Mary Woodward Review

Poulenc Dialogue des Carmélites – Metropolitan Opera, Review

Poulenc Dialogue des Carmélites – Metropolitan Opera, New York

***** (5 stars)

Take a simple story – a convent of Carmelite nuns caught up in the French Revolution is first disbanded and then, as the women continue to meet and pray together, they are imprisoned and all sentenced to the guillotine.  Add intense music by Poulenc, who himself returned to the Catholic Church in the 1930s, give it to a magnificent cast of singers, all individual voices and personalities, and stage it so that the action takes place on a spotlit cruciform area of the huge Met stage, and the effect is breathtakingly moving.

The action centres around the innately fearful, hypersensitive Blanche, daughter of the Chevalier de la Force, and sister to the Marquis.  She seems constantly to live in terror, frightened of shadows and inherently unhappy in her father’s house.  She tells her father she wishes to enter the Carmelite convent and reluctantly he agrees.  Once there, Blanche is shocked by the simple, happy faith of fellow-novice Constance [aptly named, it transpires], who tells her that they are destined to die together, and soon.  Constance is not afraid of death, but prioress Madame de Croissy is finding her own imminent death prolonged and so painful she cannot think of God.  Mother Marie is shocked to hear this, but gladly accepts her superior’s instruction that she take special care of Blanche, who kneels in tears at the prioress’ bedside.  Constance wonders whether God got it wrong – that the prioress wasn’t meant to find death so hard: maybe someone else will find their own death surprisingly easy.

Madame Lidoine is appointed the new prioress, rather than Mother Marie.  Blanche’s brother comes to urge her to go back to her father’s house: it is a painful meeting, as she is convinced her duty lies in the convent, with her sisters.  The Revolutionary forces, having relieved the priest of his duties and banished him, expel the nuns from the convent and warn them that they must not gather nor pray together.  The nuns decide to take a mutual vow of martyrdom, but Blanche runs away without taking it.  Mother Marie finds her at her father’s chateau, and offers her the address of a safe house to go to.  The other nuns are taken to prison and then sentenced to death.  Surrounded by the Parisian mob, one by one the women go, singing a hymn, to face the guillotine.  Its swish and thud is heard again and again as the number of singers diminishes: at last only Constance remains.  Suddenly Blanche steps out from the crowd and embraces her: they will indeed die together.

The Met stage is huge, and this opera is mostly very small-scale: the intimacy of the encounters was beautifully confined within the cruciform acting area, into which dropped simple structures – the wall of the Chevalier’s house, the grille that separates the enclosed nuns from the visitor and the prison bars enclosing the nuns during their final night on earth.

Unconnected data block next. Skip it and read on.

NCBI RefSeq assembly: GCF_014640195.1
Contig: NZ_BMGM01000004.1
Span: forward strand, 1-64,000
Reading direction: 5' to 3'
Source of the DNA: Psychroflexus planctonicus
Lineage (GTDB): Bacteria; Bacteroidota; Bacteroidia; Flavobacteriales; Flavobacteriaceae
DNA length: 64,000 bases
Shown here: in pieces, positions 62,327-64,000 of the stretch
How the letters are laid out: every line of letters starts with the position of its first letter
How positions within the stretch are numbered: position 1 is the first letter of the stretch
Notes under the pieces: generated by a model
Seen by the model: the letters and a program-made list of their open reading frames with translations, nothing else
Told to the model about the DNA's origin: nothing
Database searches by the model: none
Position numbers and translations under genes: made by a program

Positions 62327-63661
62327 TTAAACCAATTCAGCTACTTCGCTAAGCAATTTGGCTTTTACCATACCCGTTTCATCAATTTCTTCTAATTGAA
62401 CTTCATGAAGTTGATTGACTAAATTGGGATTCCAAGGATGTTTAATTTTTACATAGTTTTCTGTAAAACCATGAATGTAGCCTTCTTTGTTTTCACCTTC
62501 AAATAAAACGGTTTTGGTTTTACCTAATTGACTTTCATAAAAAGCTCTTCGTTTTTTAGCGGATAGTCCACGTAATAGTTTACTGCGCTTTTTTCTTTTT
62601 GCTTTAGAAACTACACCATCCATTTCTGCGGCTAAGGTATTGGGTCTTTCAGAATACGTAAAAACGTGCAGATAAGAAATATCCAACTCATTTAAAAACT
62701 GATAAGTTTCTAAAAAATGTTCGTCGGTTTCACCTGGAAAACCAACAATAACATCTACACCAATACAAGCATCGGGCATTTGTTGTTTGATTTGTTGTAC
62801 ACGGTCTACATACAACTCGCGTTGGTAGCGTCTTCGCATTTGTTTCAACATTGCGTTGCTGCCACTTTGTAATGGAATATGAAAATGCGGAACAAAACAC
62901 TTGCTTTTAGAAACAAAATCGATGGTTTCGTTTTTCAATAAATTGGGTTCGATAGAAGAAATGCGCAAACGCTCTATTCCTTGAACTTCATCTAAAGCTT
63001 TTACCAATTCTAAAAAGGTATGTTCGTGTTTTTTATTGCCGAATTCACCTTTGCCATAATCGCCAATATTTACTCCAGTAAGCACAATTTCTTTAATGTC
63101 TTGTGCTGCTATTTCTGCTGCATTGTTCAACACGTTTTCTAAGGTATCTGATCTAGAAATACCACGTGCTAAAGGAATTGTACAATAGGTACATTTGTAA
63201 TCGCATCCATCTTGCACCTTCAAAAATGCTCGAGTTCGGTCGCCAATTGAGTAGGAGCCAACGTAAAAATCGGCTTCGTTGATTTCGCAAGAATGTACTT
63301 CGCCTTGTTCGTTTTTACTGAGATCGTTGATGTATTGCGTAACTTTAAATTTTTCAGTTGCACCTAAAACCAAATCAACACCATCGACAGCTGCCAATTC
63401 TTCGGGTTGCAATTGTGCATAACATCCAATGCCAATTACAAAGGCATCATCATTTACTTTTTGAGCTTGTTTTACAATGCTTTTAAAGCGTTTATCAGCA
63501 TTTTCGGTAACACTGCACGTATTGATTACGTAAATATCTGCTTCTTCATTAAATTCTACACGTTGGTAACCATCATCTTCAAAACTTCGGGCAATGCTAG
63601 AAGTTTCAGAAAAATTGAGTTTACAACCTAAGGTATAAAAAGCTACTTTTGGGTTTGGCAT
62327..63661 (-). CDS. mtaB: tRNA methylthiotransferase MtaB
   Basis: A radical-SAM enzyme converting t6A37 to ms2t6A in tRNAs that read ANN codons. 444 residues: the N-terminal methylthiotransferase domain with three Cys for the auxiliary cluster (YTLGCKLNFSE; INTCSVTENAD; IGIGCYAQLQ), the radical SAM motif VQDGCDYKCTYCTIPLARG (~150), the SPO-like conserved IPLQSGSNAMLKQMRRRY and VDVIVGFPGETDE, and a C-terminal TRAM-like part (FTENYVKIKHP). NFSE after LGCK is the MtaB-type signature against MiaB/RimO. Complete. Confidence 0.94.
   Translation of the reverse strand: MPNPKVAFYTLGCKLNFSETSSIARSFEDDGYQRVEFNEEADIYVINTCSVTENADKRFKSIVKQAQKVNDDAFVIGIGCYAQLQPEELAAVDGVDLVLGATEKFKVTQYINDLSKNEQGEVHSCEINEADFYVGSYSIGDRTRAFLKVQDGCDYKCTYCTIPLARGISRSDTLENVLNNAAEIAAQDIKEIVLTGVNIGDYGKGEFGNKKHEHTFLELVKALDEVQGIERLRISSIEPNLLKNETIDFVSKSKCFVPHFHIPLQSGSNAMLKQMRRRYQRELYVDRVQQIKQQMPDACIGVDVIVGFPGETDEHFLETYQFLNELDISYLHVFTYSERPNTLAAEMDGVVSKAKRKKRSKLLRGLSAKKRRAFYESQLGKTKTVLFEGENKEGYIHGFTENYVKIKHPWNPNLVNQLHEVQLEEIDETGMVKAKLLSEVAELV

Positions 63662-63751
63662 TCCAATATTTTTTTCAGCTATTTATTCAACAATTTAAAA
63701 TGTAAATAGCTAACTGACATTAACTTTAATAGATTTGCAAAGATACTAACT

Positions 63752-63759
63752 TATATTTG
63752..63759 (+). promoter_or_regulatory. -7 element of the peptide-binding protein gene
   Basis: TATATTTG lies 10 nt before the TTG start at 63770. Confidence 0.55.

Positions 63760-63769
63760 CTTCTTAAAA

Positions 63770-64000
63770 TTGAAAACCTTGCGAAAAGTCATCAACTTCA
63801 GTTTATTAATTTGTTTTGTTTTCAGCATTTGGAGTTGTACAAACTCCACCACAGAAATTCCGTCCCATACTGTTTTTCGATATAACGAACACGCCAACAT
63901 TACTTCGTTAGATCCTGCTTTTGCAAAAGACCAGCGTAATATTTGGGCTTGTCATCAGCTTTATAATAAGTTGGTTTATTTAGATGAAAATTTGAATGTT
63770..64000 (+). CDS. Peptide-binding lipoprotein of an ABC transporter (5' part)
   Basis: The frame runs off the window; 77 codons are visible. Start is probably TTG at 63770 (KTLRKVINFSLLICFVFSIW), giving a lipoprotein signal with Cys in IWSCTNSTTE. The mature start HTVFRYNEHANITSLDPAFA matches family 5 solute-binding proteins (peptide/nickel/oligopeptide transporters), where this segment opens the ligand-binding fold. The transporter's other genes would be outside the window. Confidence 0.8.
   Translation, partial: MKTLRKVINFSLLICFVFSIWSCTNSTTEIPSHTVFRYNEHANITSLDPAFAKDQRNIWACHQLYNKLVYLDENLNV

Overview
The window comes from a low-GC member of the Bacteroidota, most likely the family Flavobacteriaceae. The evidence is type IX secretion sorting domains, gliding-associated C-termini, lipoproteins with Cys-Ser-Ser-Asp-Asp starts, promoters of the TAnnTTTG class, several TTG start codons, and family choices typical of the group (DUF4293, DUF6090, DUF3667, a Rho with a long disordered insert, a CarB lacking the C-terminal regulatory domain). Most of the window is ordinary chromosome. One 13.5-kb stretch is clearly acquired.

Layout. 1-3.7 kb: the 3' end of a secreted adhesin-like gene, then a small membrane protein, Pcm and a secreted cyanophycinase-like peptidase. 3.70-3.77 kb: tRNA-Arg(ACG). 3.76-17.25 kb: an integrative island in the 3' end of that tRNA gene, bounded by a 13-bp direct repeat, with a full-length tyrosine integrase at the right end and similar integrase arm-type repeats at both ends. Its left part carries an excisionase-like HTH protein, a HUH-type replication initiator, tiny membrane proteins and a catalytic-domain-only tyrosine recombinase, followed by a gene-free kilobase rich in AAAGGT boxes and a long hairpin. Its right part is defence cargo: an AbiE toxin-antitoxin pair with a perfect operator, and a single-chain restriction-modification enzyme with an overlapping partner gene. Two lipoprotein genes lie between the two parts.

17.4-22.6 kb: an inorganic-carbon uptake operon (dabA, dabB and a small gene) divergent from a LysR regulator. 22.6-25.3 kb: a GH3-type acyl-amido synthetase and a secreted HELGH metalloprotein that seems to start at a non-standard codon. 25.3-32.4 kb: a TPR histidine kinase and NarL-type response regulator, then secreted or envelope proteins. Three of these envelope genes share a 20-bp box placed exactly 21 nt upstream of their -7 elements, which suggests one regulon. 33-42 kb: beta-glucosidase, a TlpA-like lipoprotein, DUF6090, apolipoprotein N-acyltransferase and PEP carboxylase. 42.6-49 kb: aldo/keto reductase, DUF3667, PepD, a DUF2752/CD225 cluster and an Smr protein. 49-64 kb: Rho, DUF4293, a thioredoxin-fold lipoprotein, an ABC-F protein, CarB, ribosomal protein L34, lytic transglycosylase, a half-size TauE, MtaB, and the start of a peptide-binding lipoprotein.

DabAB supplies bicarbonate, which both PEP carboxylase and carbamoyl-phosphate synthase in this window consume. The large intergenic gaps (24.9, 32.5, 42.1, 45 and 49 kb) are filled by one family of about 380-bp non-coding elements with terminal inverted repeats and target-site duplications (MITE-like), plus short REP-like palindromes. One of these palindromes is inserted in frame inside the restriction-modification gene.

It’s a meditation on death and fear and courage – the courage that can transcend the fear of death; and on faith – Constance’s deep and simple trust in her loving God, the prioress’s agonised absence of faith, Madame Marie’s almost fanatical faith, Madame Lidoine’s simpler, serene trust, and Blanche’s desperate search for a secure faith that only comes to her in her final moments as she faces up to and rises above her fear.  Regardless of whether or not you believe in God, it’s impossible not to be moved by the final movements of this opera, and impressed by the staggering range of talent on display at the Met.

David Portillo’s aristocratic and unbending Chevalier was in strong contrast to his beautifully-voiced, sensitive son [Jean-Francois Lapointe – no wonder his French was so good!].  Though Karita Mattila’s prioress died quite early on, the intensity of her deathbed agonies, both physical and spiritual, was deeply harrowing. Glaswegian Karen Cargill’s Mother Marie was firm in her faith, her aristocratic background keeping her spine erect no matter what challenges she faced.  Adrianne Pieczonka’s Madame Lidoine, solidly grounded by her ‘country’, non-aristocratic background was brilliant, proudly standing above and protecting the nuns in her charge, and the first to walk to embrace death.  Erin Morley’s Constance was young, innocent and radiantly joyful as she spoke trustingly of the messages she received from God.  Isobel Leonard’s inner struggles were utterly convincing and deeply moving – she richly deserved the applause which brought the Met audience to their feet at the final curtain.

Poulenc Dialogue des Carmélites – Metropolitan Opera, New York, Cameo Cinema, Edinburgh  via Live Relay.

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